Cynthia C. Richard, Coreil, Paul D., Schultz, Bruce, Attaway, Denise | 9/14/2007 9:07:08 PM
News Release Distributed 09/13/07
CAMERON – Construction techniques used by Cameron Parish residents rebuilding their homes will be featured during a tour of homes on Sept. 23 from 2 p.m. to 5 p.m.
The tour’s theme is “Rita Recovery: Rebuilding Safer, Stronger and Smarter,” according to Cynthia Richard, an LSU AgCenter housing agent who organized the event. The three homes on the tour were built to meet hurricane resistance requirements of the residential building code, which took effect in March 2006 for coastal parishes and statewide on Jan. 1, 2007.
“We want to show the public they can live in our coastal regions as long as they build safer, stronger and smarter,” Richard said. “By visiting these houses, consumers can learn about proper elevation techniques for building in flood-hazard areas. Another important concept is having a continuous load path so that connections tie the structural parts of the house together to resist high winds.”
One home on the tour – owned by Bryon “Goose” and Carla Richard – is an elevated structure that replaces the original ground-level house.
“This is inherited property,” Bryon Richard said. “We’ve lived here all of our lives. We couldn’t imagine living anywhere else. We never had any doubt we wouldn’t rebuild. We just had to figure out how.”
The house sits on ten-by-ten wood pilings 8 feet above the ground. The pilings are wrapped with brick veneer to match the overall contemporary look of the house. The veneer is used for decorative purposes only and does not provide any support.
Margaret Jones’ house, another on the tour, is an elevated two-story structure with several innovations including cement-fiber siding, composite deck boards and stair treads, vinyl porch railings and energy-saving features.
Like the Richards’ house, Jones’ former house was ground-level. Jones said she too couldn’t think of living anywhere else.
“I decided that even if I had to build an elevated structure to come back, I’d do it,” she said. “My new house is elevated, and I love it.”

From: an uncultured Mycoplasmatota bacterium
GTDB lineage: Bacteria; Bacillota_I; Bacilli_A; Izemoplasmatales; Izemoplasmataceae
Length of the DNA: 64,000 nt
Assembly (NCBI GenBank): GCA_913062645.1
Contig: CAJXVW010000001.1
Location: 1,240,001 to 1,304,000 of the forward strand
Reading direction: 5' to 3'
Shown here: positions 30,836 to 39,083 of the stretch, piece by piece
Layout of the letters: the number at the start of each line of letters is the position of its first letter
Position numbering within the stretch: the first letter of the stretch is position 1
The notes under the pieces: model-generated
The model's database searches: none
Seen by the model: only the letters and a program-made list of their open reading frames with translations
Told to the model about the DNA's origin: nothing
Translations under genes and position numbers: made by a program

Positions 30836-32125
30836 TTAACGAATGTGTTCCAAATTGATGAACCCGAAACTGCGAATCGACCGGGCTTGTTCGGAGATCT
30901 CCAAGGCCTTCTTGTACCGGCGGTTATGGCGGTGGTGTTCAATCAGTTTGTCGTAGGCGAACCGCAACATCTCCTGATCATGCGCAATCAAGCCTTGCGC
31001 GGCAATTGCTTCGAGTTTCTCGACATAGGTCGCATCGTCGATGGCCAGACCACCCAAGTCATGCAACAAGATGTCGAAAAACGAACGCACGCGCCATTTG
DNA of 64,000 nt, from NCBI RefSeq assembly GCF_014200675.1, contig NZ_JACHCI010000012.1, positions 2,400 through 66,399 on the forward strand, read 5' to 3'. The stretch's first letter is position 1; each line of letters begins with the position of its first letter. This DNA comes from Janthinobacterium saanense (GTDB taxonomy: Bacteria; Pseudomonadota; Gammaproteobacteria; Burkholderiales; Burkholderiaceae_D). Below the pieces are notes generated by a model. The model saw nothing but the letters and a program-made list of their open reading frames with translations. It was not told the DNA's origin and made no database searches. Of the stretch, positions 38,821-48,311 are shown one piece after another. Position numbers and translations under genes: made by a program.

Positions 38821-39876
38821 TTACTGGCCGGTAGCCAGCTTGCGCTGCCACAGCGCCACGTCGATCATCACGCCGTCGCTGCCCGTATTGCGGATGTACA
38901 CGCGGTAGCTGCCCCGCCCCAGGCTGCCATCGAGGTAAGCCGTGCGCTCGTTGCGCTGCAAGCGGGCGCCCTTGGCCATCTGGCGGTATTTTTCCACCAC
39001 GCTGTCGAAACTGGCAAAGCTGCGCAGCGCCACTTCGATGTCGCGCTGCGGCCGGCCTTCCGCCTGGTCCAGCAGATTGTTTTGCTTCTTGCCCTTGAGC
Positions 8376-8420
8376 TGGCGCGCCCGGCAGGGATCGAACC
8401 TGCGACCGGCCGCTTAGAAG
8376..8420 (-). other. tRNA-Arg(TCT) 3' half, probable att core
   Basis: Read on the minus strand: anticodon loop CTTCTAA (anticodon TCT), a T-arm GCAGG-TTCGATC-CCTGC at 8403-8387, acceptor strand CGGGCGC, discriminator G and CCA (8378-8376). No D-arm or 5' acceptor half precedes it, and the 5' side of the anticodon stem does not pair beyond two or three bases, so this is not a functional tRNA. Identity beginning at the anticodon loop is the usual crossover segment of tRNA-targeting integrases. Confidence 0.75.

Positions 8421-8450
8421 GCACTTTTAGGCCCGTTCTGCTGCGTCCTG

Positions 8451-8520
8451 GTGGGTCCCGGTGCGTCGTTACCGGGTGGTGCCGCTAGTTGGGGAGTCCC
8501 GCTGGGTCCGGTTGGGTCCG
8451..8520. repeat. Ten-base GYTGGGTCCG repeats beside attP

The Jones house has a foundation made up of 36 wood pilings. The 20-foot pilings were driven into the ground 10 feet and are surrounded by a collar of concrete 24 inches in diameter to a depth of 5 feet. The pilings are connected to the concrete collar and slab with a reinforcing bar.
The third house on the tour – owned by Karen and Thompson “Thomp” McCall – is supported by concrete pilings tied together by a grade beam and topped with an integrated slab.
The McCall house has a number of functional features, including ceramic tile floors and natural gas for cooking, water heating and laundry. Two water heaters, operating in zones, provide energy savings. The windows are made of UV-resistant glass, which minimizes sunlight damage to interior carpets and drapes as well as heat transmitted by sunlight.
The McCall family has seen immediate benefits from their home’s design in the form of lower flood insurance premiums and increased homeowner’s coverage for about the same premium cost.
“It is important to make sure people learn how to build homes using appropriate building practices,” said Dr. Paul Coreil, LSU AgCenter vice chancellor for extension. “This tour provides a perfect learning opportunity for people building on the Gulf Coast. The tour will be in a relaxed, community setting that will allow people to meet others who are rebuilding. They can exchange information and ideas.”
For driving directions to each home, call the LSU AgCenter office in either Calcasieu Parish at (337) 475-8812 or Cameron Parish at (337) 905-1318. An information center will be located in Cameron at 180 Henry St., near the courthouse, on the day of the event.
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